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Precision Medicine


Complex diseases can arise from numerous genetic, lifestyle, and environmental factors. Precision medicine aims to develop patient specific disease prevention and treatment strategies that target the molecular basis of disease. Robust measurements for identification and analysis of biomarkers are essential for reliable prediction of patient outcomes and the development of targeted therapies against disease causing molecules. Biomarkers that change in response to disease can also be used to detect and monitor disease progression. NIST works with partners and stakeholders to provide the measurement infrastructure essential for achieving the promise of precision medicine. We consult with the healthcare community to prioritize our work on the most relevant measurement issues to ensure the efficacy and safety of products. NIST provides measurement methods, reference materials, and interlaboratory testing to support these goals.

Programs and Projects to Support Precision Medicine 

Genome Editing Program and Consortium: This program is designed to bring together experts across the genome editing field to 1) Investigate specificity and measurements of off-target edits; 2) stablish genome editing data and metadata standards; and 3) Establish a unified lexicon for describing genome editing processes.

Human Genome Measurements, Bioinformatics, and the Genome in a Bottle Consortium: This program authoritatively characterizes NIST human genome reference materials to benchmark human genome sequencing and bioinformatics methods. An open consortium brings together the technology development, research, and clinical communities to translate new technologies and methods to precision medicine in the clinic and improve the quality of genomic measurements.

Cancer Biomarker Measurements and Collaborations This program provides the research and clinical communities cancer biomarker measurement methods, data, and reference materials to ensure confidence and reliability. The principal focus areas of this program include biomarkers in liquid biopsies (blood, urine, saliva, and other biofluids), such as circulating cell free tumor DNA, methylated DNA biomarkers, and extracellular vesicles.

Human Microbiome Program and External Partnerships:   The NIST microbiome program is working to develop measurement assurance tools that support the clinical translation of microbiome science.  Ongoing activities include the development of a human gut microbiome (human fecal) reference material and a suite of multi-omic measurement tools.  NIST also co-founded and co-leads the International Microbiome and Multi-’Omics Standards Alliance (IMMSA) which hosts quarterly webinars and biennial workshops. 

Measurements and Standards for Cancer Immunotherapy: The initial project in this area is a collaboration with stakeholders to provide reference materials for Lentiviral vector copy number (VCN) measurements. By transducing human T cells with a lentivirus expressing an anti-CD19 cassette, NIST is working on the development of standard clonal anti-CD19 CAR T model cell lines and single cell VCN measurements for CAR T-cell therapy.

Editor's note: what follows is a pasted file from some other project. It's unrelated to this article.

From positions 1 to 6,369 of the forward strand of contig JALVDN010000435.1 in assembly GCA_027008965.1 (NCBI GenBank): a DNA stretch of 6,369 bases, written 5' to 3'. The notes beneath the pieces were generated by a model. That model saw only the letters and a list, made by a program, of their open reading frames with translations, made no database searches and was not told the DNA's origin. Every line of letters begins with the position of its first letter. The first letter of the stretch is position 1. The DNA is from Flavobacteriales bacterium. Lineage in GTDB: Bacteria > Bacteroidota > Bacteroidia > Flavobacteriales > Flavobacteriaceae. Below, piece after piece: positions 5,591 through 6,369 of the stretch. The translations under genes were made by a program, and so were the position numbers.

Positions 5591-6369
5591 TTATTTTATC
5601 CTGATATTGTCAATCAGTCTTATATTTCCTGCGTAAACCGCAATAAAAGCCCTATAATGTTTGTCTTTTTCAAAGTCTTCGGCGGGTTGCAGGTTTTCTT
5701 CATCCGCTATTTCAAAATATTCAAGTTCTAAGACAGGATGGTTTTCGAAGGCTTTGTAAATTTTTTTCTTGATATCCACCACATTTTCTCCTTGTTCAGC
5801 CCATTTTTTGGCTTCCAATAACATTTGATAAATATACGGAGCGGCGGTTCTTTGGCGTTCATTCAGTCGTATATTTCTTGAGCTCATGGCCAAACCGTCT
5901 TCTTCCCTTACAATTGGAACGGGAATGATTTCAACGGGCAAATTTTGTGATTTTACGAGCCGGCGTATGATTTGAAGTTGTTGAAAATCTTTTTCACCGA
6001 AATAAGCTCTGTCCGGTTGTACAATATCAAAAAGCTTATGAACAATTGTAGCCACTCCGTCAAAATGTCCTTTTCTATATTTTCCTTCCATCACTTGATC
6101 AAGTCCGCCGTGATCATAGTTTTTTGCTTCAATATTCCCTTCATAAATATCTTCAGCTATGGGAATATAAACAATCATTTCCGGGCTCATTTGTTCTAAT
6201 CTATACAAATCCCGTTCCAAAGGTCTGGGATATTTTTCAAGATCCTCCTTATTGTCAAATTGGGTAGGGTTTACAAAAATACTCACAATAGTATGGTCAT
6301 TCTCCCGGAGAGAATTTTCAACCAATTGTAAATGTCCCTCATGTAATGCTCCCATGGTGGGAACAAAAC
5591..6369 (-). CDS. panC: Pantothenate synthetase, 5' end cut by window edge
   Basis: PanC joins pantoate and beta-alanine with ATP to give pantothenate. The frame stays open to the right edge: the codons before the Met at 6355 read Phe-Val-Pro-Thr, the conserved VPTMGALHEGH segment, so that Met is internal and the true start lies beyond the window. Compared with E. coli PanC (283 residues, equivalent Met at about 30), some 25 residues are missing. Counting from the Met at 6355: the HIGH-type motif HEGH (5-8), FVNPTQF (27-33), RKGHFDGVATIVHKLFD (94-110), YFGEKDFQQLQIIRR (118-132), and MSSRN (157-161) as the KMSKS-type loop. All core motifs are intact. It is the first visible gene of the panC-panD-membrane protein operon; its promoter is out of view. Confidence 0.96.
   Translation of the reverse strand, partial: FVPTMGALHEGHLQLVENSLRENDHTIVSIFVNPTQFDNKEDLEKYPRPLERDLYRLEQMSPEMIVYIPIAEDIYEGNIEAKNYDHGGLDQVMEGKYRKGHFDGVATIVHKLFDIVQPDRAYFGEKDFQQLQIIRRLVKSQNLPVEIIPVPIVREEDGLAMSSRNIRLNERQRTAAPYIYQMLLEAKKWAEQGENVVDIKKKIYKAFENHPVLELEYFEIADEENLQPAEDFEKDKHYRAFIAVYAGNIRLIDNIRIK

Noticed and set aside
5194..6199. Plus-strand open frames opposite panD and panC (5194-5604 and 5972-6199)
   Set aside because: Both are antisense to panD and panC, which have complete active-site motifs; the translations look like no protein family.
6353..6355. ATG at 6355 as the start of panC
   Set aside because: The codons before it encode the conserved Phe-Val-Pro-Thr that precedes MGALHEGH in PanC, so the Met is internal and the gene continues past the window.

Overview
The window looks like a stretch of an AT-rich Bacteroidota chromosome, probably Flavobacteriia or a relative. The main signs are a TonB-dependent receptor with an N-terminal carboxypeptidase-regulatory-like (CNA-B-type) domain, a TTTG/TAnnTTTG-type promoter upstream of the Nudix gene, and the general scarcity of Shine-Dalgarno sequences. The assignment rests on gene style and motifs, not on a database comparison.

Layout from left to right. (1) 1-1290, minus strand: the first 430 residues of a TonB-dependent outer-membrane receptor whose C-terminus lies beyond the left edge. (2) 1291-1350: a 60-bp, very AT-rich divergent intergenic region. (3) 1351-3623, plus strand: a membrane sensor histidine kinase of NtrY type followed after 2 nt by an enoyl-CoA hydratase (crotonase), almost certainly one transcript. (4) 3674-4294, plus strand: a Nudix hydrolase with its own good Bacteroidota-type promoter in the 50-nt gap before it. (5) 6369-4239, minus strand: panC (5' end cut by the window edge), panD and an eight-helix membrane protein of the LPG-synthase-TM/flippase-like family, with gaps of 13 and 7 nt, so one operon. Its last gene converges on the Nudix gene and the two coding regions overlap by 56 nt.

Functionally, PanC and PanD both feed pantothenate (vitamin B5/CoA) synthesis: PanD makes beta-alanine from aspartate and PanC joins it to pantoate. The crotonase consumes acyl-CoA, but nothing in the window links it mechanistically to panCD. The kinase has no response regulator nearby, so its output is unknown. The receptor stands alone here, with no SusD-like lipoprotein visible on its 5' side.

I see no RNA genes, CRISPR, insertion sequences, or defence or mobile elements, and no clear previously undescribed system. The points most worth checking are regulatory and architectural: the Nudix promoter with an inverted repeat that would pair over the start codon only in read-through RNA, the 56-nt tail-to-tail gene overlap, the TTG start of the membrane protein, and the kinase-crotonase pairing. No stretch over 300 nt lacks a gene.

Quantitative Flow Cytometry: This project develops measurement methods, reference materials, and measurement services for aiding measurement confidence in flow cytometric assays characterizing human immune cells and extracellular vesicles in precision medicine applications. 

Cell Line Authentication: This project establishes measurement methods and data to confirm the identity of mouse and other cell lines used in research and production of biologicals.

Next Generation Metrics for Cell Therapies and Regenerative Medicine: Using high speed imaging of living cells and AI models for analysis, NIST is collecting unparalleled data of the dynamic cellular characteristics that give rise to complex biological functions.  

Standards for Immunohistochemistry (IHC): A collaboration with Tufts University and Boston Cell Standards to provide a quantitative approach for IHC measurements, including the antibodies used for checkpoint inhibitors (anti-PD-L1) therapies for cancer. 

Development of Broadly Consented Matched Tumor/Normal Cell Lines for Reference Materials:  A collaboration with cancer research centers to establish broadly consented matched normal and tumor-derived cell culture lines suitable for developing genomic NIST reference materials and commercial development. NIST is currently working with the Genome in a Bottle Consortium to extensively sequence the first tumor/normal pair and develop benchmarks for somatic variants.

Standards Development

NIST develops standards for precision medicine that can be used for the measurement assurance of assays used in basic research and in clinical laboratories.

Stakeholder Engagement

NIST standards are developed in consultation with experts from industry, academic, and government laboratories.



Leader, Biomarker and Genomic Sciences Group

Created March 10, 2020, Updated April 26, 2024